- either of two mutually exclusive or opposite actions, opinions, etc
- geometry the origin in a system of polar or spherical coordinates
- any fixed point of reference
- poles apart or poles asunder having widely divergent opinions, tastes, etc
- from pole to pole throughout the entire world
Word Origin and History for poles apart
"stake," late Old English pal "stake, pole, post," a general Germanic borrowing (cf. Old Frisian and Old Saxon pal "stake," Middle Dutch pael, Dutch paal, Old High German pfal, Old Norse pall) from Latin palus "stake" (see pale (n.)).
Racing sense of "inside fence surrounding a course" is from 1851; pole position in auto racing attested from 1904. A ten-foot pole as a metaphoric measure of something one would not touch something (or someone) else with is by 1839, American English. The ten-foot pole was a common tool used to set stakes for fences, etc., and the phrase "Can't touch de bottom with a ten foot pole" is in the popular old minstrel show song "Camptown Races."
"I saw her eat."
"No very unnatural occurrence I should think."
"But she ate an onion!"
"Right my boy, right, never marry a woman who would touch an onion with a ten foot pole."
["The Collegian," University of Virginia, 1839]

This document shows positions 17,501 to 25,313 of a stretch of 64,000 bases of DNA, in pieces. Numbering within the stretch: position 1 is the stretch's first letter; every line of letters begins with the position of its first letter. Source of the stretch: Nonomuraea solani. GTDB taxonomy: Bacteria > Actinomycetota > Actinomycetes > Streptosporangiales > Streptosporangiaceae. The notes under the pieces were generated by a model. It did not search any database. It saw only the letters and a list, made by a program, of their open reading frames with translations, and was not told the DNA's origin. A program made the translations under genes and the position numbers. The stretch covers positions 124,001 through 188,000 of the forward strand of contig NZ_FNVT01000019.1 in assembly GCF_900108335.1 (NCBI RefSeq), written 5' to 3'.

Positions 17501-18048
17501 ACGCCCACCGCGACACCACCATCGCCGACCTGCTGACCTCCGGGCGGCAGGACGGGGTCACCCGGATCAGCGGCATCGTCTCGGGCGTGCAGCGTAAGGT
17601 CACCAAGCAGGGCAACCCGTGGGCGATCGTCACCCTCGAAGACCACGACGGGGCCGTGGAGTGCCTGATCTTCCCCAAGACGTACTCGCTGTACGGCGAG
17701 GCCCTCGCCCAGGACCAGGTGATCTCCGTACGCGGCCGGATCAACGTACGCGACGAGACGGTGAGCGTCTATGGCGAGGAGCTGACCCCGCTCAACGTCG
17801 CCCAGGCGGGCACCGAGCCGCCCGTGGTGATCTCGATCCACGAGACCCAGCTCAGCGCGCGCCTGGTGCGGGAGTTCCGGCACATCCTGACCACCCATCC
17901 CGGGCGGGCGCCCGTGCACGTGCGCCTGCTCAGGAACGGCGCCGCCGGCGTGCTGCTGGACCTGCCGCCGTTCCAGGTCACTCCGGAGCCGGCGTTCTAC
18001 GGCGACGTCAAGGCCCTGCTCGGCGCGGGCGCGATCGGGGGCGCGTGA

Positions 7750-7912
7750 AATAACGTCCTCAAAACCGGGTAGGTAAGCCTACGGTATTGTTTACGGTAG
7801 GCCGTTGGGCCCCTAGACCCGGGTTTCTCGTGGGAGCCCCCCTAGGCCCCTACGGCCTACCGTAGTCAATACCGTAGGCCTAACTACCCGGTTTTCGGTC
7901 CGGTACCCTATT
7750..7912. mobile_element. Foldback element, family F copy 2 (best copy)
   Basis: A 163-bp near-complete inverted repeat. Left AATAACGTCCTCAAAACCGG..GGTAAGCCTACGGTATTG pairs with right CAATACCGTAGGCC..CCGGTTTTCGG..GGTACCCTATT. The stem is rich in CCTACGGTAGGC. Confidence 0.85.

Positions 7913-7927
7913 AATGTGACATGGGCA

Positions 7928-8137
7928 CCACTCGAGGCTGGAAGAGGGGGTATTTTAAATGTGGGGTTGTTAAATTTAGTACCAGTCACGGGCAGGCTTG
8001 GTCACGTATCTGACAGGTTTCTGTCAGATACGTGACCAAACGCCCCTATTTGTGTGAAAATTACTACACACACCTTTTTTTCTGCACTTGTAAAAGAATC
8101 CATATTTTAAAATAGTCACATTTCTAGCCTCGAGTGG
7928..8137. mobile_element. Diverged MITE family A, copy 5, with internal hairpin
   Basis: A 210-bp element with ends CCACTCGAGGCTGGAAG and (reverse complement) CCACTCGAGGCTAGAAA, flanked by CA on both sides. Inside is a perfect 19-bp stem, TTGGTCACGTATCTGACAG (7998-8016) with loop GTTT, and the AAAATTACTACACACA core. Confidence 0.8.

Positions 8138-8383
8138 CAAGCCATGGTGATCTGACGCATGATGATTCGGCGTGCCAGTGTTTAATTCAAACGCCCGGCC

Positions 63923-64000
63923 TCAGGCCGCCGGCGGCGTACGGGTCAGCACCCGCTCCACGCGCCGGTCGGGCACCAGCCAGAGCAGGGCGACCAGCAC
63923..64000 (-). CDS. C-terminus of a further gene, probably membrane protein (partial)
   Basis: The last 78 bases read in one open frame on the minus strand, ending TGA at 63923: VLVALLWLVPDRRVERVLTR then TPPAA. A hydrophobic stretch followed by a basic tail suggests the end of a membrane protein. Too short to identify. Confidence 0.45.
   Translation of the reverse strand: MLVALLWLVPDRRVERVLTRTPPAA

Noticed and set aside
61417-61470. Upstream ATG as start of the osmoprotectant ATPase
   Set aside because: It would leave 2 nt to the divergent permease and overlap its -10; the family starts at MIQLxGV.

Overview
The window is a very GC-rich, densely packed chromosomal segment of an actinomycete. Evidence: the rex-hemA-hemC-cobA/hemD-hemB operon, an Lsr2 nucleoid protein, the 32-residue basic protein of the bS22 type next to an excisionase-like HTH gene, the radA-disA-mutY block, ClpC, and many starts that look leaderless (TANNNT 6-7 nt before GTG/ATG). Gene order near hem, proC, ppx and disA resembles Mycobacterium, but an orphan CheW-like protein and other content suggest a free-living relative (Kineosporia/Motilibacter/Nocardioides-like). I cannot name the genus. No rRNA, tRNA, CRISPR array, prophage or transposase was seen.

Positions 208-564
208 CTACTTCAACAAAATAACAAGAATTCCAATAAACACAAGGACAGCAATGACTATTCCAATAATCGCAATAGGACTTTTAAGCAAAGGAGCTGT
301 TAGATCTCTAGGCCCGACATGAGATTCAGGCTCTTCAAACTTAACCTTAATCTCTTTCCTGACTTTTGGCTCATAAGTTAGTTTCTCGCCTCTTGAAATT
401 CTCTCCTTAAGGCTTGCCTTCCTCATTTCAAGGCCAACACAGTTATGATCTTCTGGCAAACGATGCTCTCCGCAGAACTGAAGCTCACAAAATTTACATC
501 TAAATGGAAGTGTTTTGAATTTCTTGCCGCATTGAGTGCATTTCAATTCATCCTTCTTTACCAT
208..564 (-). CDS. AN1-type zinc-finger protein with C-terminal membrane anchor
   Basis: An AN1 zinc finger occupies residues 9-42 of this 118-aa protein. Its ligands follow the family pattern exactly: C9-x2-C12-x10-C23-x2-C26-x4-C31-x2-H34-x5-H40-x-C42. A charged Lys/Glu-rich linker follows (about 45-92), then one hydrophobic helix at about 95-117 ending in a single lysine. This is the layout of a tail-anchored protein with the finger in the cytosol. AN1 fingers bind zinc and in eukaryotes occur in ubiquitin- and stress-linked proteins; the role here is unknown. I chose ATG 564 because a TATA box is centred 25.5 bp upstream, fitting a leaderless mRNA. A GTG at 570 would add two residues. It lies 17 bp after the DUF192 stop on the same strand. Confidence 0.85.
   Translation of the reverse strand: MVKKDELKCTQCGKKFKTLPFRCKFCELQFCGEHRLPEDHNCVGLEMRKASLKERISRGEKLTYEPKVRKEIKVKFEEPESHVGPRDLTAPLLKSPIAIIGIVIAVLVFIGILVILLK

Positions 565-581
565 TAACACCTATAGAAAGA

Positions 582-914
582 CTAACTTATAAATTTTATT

"ends of Earth's axis," late 14c., from Old French pole or directly from Latin polus "end of an axis;" also "the sky, the heavens" (a sense sometimes used in English from 16c.), from Greek polos "pivot, axis of a sphere, the sky," from PIE *kwolo- "turn round," from root *kwel- (see cycle (n.)).
"inhabitant or native of Poland," 1650s, from German Pole, singular of Polen, from Polish Poljane "Poles," literally "field-dwellers," from pole "field," related to Old Church Slavonic polje "field," from PIE root *pele- (2) "flat, to spread" (see plane (n.1)).
"to furnish with poles," 1570s, from pole (n.1). Meaning "to push with a pole" is from 1753. Related: Poled; poling.
- The nuclear site in an ovum and the point from which polar bodies are extruded during maturation.germinal pole
- Either of the points at which an axis that passes through the center of a sphere intersects the surface of the sphere.
- The fixed point used as a reference in a system of polar coordinates. It corresponds to the origin in the Cartesian coordinate system.
- GeographyEither of the points at which the Earth's axis of rotation intersects the Earth's surface; the North Pole or South Pole.
- Either of the two similar points on another planet.
- Physics A magnetic pole.
- Electricity Either of two oppositely charged terminals, such as the two electrodes of an electrolytic cell or the electric terminals of a battery.
- Either of the two points at the extremities of the axis of an organ or body.
- Either end of the spindle formed in a cell during mitosis.
Idioms and Phrases with poles apart
In complete opposition, as in The two brothers were poles apart in nearly all their views. This expression alludes to the two extremities of the earth's axis, the North and South poles. [Early 1900s]